Federal agencies that put President
The year had been shaping up to be Trump’s most regulatory yet, even when accounting for rollbacks of major Obama-era water and auto emissions rules, according to researchers who analyzed federal agencies’ 2020 rulemaking agendas published last fall. The White House has reviewed 75 significant final rules since the start of the year.
Proposals now under review by the White House Office of Management and Budget include a Department of Homeland Security rule to prevent the spouses of highly skilled foreign workers from receiving employment authorization, an Environmental Protection Agency rule to revise air quality standards, and a Health and Human Services rule to update the definition of “healthy” foods.
But the trend toward greater regulation that began in 2019 won’t be fully understood until OMB’s Office of Information and Regulatory Affairs releases the spring 2020 unified regulatory agenda that was delayed because of the pandemic. The unified agenda is a semiannual report of all rules agencies plan to address over the next 12 months. In five of the last six years, the spring agenda was released in May. Timing for release of the spring 2020 installment hasn’t been finalized, according to OMB.
“I expect a true midyear update, with a fuller launch projecting well out into the future this fall,” said Anthony Campau, director of government regulation at Clark Hill PLC and former chief of staff to Trump’s first regulatory chief.
There’s now a lot of energy across the government on implementing Executive Order 13924, which requires agencies to consider making permanent recent pandemic-related regulatory actions, as well as on other actions put on hold during the emergency, said Campau, who’s also a visiting fellow at the Heritage Foundation.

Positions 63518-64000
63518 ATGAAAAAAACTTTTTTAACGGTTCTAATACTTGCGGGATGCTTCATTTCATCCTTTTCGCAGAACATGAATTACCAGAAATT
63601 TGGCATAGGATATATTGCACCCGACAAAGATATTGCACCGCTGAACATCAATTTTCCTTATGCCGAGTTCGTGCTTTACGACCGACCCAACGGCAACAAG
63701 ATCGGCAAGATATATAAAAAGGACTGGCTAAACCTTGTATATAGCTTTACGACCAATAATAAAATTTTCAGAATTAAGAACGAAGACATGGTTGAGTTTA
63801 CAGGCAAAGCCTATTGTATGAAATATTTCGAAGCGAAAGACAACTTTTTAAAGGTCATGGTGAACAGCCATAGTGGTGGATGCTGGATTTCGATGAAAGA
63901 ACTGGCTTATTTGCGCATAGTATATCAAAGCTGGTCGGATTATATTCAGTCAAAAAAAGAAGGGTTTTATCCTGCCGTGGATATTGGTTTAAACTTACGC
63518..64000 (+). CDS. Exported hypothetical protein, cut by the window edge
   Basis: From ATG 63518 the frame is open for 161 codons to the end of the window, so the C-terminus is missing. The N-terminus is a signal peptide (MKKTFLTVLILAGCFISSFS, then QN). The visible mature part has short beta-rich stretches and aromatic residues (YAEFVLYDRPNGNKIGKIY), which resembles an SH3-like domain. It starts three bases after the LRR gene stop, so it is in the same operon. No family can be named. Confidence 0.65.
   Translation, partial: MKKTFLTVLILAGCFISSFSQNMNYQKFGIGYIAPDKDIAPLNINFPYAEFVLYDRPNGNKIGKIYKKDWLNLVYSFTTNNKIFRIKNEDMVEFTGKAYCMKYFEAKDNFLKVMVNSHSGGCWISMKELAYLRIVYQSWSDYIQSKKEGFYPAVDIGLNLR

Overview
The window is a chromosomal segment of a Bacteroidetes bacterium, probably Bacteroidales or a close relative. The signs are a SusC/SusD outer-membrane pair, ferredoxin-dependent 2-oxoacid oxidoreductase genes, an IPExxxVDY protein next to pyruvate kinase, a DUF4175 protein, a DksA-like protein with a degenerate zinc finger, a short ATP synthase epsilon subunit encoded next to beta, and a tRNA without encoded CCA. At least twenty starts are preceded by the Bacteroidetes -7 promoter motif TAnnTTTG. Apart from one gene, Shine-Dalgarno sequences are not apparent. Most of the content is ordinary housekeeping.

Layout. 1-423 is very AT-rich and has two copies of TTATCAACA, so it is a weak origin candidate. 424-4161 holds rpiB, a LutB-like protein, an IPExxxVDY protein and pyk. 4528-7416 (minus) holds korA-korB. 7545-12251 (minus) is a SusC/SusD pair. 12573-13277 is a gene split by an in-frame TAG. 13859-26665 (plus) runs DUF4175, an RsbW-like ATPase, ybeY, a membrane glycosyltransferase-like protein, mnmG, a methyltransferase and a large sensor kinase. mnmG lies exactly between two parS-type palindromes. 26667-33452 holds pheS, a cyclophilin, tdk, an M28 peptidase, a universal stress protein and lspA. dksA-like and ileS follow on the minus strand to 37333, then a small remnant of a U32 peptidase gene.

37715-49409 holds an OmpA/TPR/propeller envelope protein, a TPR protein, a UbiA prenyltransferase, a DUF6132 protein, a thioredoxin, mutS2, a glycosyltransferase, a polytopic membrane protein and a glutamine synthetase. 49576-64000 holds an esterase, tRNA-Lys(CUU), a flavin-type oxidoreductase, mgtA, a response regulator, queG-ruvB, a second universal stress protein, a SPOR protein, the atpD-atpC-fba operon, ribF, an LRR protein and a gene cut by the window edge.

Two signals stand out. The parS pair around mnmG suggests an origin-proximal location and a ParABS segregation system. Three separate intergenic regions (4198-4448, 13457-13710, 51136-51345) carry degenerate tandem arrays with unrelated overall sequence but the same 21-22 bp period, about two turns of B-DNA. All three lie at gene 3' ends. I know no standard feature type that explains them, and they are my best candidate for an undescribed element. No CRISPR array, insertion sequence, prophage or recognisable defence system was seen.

Roughly 600 temporary deregulatory or administrative actions have been taken during the pandemic, acting OMB Director Russell Vought said at his June 2 nomination hearing before the Senate Homeland Security and Governmental Affairs Committee.
Agencies have until June 23 to report on final rules, waivers, or other regulatory actions they intend to issue in the next six months to promote economic recovery, under a recent guidance memorandum Vought issued. Agencies also were directed to list the temporary regulatory actions taken in response to the pandemic, along with an analysis of whether the action should be made permanent.
Room for Interpretation
The Regulatory Flexibility Act requires agencies to publish their significant rules in the Federal Register each April and October, and the unified regulatory agenda for many years adhered to the same timeline. But the timing has since slipped; there was no agenda, for instance, in the spring of 2012.
Each agenda runs hundreds of pages and data can be broken down several ways, leaving plenty of room for the Trump administration to say it’s deregulating.
“President Trump has led the most productive and historic deregulation effort in modern history—removing government barriers that hinder both job creation and civil liberties,” OMB spokesman Chase Jennings said in an email to Bloomberg Law.
The administration continues to accomplish its goal of removing two regulations for every new one created, Jennings said, pointing to an average of seven rules cut for every new one since Trump took office. “The amount of regulatory burden being removed is at an all-time high,” he said.
Yet how much deregulating is actually being done comes down to definitions, specifically whether the calculation includes all rule cuts no matter how small, or “significant” rule cuts only. A significant cut usually is defined as having an economic impact of $100 million or more annually.